First, the contraception case
The Supreme Court will hear oral arguments Tuesday morning in Sebelius v. Hobby Lobby Stores Inc. and Conestoga Wood Specialties Corp v. Sebelius. The challenges are similar – both companies’ owners argue that the law’s contraception mandate is unconstitutional because it violates their religious liberty. My college Jamie Fuller has a good roundup of what you need to know about the cases.
Should the Obama administration lose on the contraception requirement, the impact on its signature health care law would be minimal. A loss would essentially give employers the opportunity to refuse contraception coverage if they have a religious exemption, but the rest of the law wouldn't be touched.
About four dozen lawsuits have been filed by for-profit companies against the contraception mandate in the past two years, but advocates for the requirement say it’s hard to measure what the real-life effect would be if the Supreme Court sided with the plaintiffs.
“It’s difficult to read the minds of other employers in the future to determine who might want to assert some kind of religious belief to deny this benefit to others,” said Marcia Greenberger, founder and co-president of the National Women’s Law Center.
“Because this is really quite a new argument that is being put forward, I think these kind of estimates are difficult,” she continued. “There’s no doubt that millions of women are now entitled to this benefit that didn’t have it before.”
The contraception case is significant for other reasons concerning religious liberty and the rights of corporations. It could also have a much broader impact on anti-discrimination laws, Adam Liptak of the New York Times points out.
Federal subsidies are the bigger deal for the law
If we’re just thinking about what these cases could mean for Obamacare’s future, the cases related to federal subsidies are a much bigger deal. Opponents to the law are challenging the IRS interpretation that Congress authorized individuals in states with federal-run exchanges to access premium subsidies.
If the opponents’ challenge is successful – and the law’s supporters say the cases are a real longshot – it would deal a major blow to the law in the 36 states with federal-run exchanges. According to latest monthly enrollment report from HHS, 85 percent of those signing up for health plans in federal exchange states have received federal subsidies. Without those subsidies, coverage would be less affordable for many, and therefore a much less attractive option to those who consider themselves healthy. That would mean the mix of people participating in the program would be sicker, which would drive up insurance costs and threaten Obamacare's future.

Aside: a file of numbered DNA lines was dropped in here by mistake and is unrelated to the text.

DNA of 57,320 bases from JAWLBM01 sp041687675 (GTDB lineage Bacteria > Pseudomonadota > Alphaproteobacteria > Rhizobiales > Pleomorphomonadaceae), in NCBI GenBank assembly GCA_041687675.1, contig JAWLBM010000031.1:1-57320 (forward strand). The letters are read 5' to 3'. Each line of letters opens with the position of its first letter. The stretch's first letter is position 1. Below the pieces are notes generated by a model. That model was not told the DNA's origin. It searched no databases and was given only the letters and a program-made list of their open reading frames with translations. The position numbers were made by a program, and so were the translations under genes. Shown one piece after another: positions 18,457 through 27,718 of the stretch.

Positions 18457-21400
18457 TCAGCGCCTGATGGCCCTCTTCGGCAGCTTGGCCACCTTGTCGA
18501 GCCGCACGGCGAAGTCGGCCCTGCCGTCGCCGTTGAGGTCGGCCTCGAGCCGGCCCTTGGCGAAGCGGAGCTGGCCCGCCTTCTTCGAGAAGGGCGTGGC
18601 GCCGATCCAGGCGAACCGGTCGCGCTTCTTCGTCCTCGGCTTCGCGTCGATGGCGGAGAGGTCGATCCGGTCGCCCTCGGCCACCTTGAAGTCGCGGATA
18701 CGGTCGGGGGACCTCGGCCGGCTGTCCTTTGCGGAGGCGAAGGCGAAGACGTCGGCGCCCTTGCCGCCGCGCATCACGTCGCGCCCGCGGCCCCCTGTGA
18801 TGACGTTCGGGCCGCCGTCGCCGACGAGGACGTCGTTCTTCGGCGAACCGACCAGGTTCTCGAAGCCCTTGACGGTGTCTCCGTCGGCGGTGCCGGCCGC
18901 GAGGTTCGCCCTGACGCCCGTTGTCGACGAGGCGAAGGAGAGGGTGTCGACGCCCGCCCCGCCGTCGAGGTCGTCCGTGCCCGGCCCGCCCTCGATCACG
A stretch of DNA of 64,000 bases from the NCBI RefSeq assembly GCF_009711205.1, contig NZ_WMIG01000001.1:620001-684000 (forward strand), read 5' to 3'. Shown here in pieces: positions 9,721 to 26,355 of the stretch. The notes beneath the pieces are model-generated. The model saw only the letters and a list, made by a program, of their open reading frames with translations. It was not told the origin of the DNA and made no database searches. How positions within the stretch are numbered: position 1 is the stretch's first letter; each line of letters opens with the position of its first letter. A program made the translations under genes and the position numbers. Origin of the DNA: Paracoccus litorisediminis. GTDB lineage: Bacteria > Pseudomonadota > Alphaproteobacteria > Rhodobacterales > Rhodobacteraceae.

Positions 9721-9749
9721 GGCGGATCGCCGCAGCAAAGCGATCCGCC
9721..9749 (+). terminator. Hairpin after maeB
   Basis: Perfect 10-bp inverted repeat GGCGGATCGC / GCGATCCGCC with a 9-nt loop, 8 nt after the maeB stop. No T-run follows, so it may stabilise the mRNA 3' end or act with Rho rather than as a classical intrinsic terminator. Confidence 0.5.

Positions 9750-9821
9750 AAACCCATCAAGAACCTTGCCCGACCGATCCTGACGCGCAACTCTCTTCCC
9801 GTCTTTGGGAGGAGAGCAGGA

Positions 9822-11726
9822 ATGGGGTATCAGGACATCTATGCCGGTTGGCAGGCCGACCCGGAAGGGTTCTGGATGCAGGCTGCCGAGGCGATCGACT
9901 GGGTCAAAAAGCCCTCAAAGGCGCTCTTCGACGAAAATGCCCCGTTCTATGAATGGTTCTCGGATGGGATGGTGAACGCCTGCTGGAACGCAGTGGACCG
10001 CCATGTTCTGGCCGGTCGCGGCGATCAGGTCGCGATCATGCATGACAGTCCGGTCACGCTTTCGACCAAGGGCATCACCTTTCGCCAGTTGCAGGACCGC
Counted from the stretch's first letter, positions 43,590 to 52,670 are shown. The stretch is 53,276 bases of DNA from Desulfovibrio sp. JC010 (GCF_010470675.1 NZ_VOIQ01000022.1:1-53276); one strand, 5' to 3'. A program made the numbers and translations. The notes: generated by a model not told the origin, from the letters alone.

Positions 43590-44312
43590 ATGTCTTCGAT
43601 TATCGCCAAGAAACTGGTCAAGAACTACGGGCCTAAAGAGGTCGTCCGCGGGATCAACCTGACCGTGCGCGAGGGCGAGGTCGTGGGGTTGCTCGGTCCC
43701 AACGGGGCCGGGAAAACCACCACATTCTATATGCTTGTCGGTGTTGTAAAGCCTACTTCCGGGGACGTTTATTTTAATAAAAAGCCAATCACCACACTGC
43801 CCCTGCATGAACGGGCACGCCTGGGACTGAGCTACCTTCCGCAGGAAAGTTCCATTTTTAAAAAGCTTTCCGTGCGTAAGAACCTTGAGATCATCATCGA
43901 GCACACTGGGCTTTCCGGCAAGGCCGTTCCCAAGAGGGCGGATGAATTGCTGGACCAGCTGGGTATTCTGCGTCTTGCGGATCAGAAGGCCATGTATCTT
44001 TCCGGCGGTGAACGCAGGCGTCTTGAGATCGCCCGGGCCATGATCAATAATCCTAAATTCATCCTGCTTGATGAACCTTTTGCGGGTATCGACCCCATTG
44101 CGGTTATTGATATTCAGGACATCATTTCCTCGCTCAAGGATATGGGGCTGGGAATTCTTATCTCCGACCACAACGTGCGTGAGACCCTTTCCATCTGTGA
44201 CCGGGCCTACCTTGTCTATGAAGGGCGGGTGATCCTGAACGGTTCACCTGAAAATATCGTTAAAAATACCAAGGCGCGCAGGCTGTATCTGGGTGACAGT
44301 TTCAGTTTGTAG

The law’s opponents argue that Congress never authorized subsidies in federal-run exchanges, and they claim this was done on purpose. They say Congress wanted to incentivize states to run their own exchanges, an option that only 14 states and the District of Columbia chose in 2014.
The law’s supporters argue that the law doesn’t differentiate between federal-run and state-run exchanges, so people should be able to receive subsidies no matter who’s administering the insurance marketplaces. Further, they say the broad purpose of the law is to expand access to affordable insurance regardless of who runs the exchange.
There are four pending cases in federal court challenging the subsidies. In Tuesday’s case, Halbig v. Sebelius, a lower federal court in January upheld the IRS rule allowing subsidies in federal-run exchanges.
“The Court finds that the plain text of the statute, the statutory structure, and the statutory purpose make clear that Congress intended to make premium tax credits available on both state-run and federally-facilitated Exchanges,” District Court Judge Paul Friedman wrote in his decision.
A separate challenge in Virginia federal court has also been rejected, and the plaintiffs have also appealed that decision. Two similar cases are also pending in Indiana and Oklahoma.